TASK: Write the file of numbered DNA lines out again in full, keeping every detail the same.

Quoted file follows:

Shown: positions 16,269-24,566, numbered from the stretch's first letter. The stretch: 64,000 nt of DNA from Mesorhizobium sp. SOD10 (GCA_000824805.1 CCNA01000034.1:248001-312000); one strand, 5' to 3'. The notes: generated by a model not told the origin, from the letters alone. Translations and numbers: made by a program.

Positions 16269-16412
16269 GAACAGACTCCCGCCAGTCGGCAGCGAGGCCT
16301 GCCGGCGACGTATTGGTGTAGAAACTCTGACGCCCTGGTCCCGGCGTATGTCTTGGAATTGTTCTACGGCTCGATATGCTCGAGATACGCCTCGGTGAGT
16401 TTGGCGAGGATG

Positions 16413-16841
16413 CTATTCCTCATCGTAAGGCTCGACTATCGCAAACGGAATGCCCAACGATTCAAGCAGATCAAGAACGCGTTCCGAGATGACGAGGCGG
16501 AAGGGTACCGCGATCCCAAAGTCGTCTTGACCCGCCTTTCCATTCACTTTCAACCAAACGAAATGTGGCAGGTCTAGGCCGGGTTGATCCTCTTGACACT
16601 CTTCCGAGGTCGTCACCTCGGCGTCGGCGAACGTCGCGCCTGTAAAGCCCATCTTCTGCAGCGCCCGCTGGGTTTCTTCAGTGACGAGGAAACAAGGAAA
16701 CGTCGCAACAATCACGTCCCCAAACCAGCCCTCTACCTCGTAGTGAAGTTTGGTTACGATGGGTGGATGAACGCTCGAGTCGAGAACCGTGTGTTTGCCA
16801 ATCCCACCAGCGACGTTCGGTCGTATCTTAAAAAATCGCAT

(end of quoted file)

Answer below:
Shown: positions 16,269-24,566, numbered from the stretch's first letter. The stretch: 64,000 nt of DNA from Mesorhizobium sp. SOD10 (GCA_000824805.1 CCNA01000034.1:248001-312000); one strand, 5' to 3'. The notes: generated by a model not told the origin, from the letters alone. Translations and numbers: made by a program.

Positions 16269-16412
16269 GAACAGACTCCCGCCAGTCGGCAGCGAGGCCT
16301 GCCGGCGACGTATTGGTGTAGAAACTCTGACGCCCTGGTCCCGGCGTATGTCTTGGAATTGTTCTACGGCTCGATATGCTCGAGATACGCCTCGGTGAGT
16401 TTGGCGAGGATG

Positions 16413-16841
16413 CTATTCCTCATCGTAAGGCTCGACTATCGCAAACGGAATGCCCAACGATTCAAGCAGATCAAGAACGCGTTCCGAGATGACGAGGCGG
16501 AAGGGTACCGCGATCCCAAAGTCGTCTTGACCCGCCTTTCCATTCACTTTCAACCAAACGAAATGTGGCAGGTCTAGGCCGGGTTGATCCTCTTGACACT
16601 CTTCCGAGGTCGTCACCTCGGCGTCGGCGAACGTCGCGCCTGTAAAGCCCATCTTCTGCAGCGCCCGCTGGGTTTCTTCAGTGACGAGGAAACAAGGAAA
16701 CGTCGCAACAATCACGTCCCCAAACCAGCCCTCTACCTCGTAGTGAAGTTTGGTTACGATGGGTGGATGAACGCTCGAGTCGAGAACCGTGTGTTTGCCA
16801 ATCCCACCAGCGACGTTCGGTCGTATCTTAAAAAATCGCAT